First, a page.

Can N.J. tax a Pennsylvania inheritance?

Ask NJMoneyHelp

Photo: freedomispopular/morguefile.com

Q. I’m expecting an inheritance of about $100,000 from an uncle who lives in Pennsylvania. I know New Jersey has an inheritance tax. Do I have to worry about that? It will be $50,000 from life insurance and about $50,000 from bank accounts.
– Planning ahead

A. It’s all about where the person who dies has been living.

The New Jersey inheritance tax will not apply to this inheritance because your uncle lives in Pennsylvania, said Gary Botwinick, an estate planning attorney and chair of the taxation/trusts and estates department at Einhorn Harris in Denville.

“The New Jersey inheritance tax applies to individuals who die while they are New Jersey residents, as well as non-New Jersey residents who own New Jersey real estate,” Botwinick said. “The domicile of the recipient of the inheritance has no bearing on this tax.”

If your uncle had lived in New Jersey, the inheritance tax would apply, but only on the amount inherited from the bank accounts, he said.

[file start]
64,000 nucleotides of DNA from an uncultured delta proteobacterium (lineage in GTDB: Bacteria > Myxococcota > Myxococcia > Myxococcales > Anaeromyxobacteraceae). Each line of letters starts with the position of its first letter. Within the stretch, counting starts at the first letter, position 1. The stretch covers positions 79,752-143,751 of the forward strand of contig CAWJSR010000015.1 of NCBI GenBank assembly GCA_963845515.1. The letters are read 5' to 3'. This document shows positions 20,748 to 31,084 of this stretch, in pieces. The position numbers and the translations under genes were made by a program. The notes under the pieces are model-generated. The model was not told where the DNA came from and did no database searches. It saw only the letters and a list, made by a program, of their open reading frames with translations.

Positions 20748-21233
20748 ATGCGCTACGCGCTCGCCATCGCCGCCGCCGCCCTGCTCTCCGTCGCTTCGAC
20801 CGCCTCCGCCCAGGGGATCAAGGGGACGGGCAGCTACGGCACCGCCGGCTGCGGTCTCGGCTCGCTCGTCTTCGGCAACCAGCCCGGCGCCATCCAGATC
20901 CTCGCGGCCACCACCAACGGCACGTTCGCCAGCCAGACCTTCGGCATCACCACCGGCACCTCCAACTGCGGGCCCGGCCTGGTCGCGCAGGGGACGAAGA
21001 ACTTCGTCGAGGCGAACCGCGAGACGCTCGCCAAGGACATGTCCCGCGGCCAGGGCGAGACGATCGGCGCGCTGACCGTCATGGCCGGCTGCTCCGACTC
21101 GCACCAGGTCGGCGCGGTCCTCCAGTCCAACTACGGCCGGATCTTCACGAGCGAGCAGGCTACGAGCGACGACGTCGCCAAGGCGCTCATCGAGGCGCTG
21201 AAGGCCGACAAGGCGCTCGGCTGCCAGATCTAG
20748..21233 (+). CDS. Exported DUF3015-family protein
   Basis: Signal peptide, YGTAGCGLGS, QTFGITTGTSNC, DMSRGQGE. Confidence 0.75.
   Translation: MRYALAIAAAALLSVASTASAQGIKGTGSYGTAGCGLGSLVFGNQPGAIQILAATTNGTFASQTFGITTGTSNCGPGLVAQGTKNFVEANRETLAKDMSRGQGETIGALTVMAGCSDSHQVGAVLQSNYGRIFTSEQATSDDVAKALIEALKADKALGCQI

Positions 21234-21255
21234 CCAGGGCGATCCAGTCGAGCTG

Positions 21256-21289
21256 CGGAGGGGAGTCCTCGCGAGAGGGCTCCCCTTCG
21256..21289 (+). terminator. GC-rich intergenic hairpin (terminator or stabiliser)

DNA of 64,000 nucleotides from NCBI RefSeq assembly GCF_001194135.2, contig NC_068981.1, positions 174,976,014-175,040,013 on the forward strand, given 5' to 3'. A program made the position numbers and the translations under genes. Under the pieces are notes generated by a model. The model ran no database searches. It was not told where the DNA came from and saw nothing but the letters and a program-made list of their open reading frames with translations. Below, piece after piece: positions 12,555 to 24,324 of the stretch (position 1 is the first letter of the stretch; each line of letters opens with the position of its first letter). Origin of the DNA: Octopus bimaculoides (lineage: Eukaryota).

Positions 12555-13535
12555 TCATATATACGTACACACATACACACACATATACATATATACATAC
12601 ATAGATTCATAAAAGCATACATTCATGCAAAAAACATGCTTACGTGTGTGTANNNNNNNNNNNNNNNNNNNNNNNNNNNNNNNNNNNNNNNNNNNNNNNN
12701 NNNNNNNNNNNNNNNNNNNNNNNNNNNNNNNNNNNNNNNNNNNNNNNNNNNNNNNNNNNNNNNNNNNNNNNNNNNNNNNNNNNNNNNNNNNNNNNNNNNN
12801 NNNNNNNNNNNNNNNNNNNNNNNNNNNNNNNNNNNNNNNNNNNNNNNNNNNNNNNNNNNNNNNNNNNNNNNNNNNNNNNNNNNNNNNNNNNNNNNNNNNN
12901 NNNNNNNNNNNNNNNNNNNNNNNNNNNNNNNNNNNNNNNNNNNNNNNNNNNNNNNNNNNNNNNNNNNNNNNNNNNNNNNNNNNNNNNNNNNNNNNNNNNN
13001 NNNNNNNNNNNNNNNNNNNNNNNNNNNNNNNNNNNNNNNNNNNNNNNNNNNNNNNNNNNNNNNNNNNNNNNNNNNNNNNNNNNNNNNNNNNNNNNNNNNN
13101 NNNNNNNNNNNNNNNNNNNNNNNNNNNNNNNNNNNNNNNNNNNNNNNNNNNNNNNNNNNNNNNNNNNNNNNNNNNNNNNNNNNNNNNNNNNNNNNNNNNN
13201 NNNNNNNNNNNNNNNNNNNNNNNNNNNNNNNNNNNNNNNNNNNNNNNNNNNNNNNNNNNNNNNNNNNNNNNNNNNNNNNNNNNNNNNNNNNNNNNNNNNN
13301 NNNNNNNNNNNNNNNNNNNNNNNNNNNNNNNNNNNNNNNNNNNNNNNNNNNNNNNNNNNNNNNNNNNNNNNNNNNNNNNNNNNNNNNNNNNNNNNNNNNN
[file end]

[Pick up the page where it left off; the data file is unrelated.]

The state’s inheritance tax doesn’t apply to life insurance proceeds payable to a designated beneficiary.

That’s where your beneficiary designations are so important.

Botwinick said if a New Jersey resident fails to properly designate a beneficiary for life insurance death benefits, and the death benefit is instead payable to the estate of the decedent, in that case, the inheritance tax will be imposed.

He said you should keep in mind that New Jersey’s inheritance tax does not apply to transfers to spouses, children and grandchildren, so only inheritances by more remote beneficiaries are typically subject to this tax.

Also note that while the New Jersey estate tax is scheduled for repeal on Jan. 1, 2018, the New Jersey inheritance tax will remain, he said.

But alas, you are not out of the woods just yet. Pennsylvania has an inheritance tax of its own.

“Based upon these facts, your uncle’s estate would be subject to the Pennsylvania inheritance tax, and based upon your relationship — more remote than a spouse or lineal descendant — the tax rate would be 15 percent,” Botwinick said. “Like New Jersey, the life insurance would not be subject to the tax, but the cash bequest would.”

So it seems that there will be a modest haircut on the bequest. Sorry about that.

Email your questions to moc.p1508332057leHye1508332057noMJN1508332057@ksA1508332057.

NJMoneyHelp.com presents certain general financial planning principles and advice, but should never be viewed as a substitute for obtaining advice from a personal professional advisor who understands your unique individual circumstances.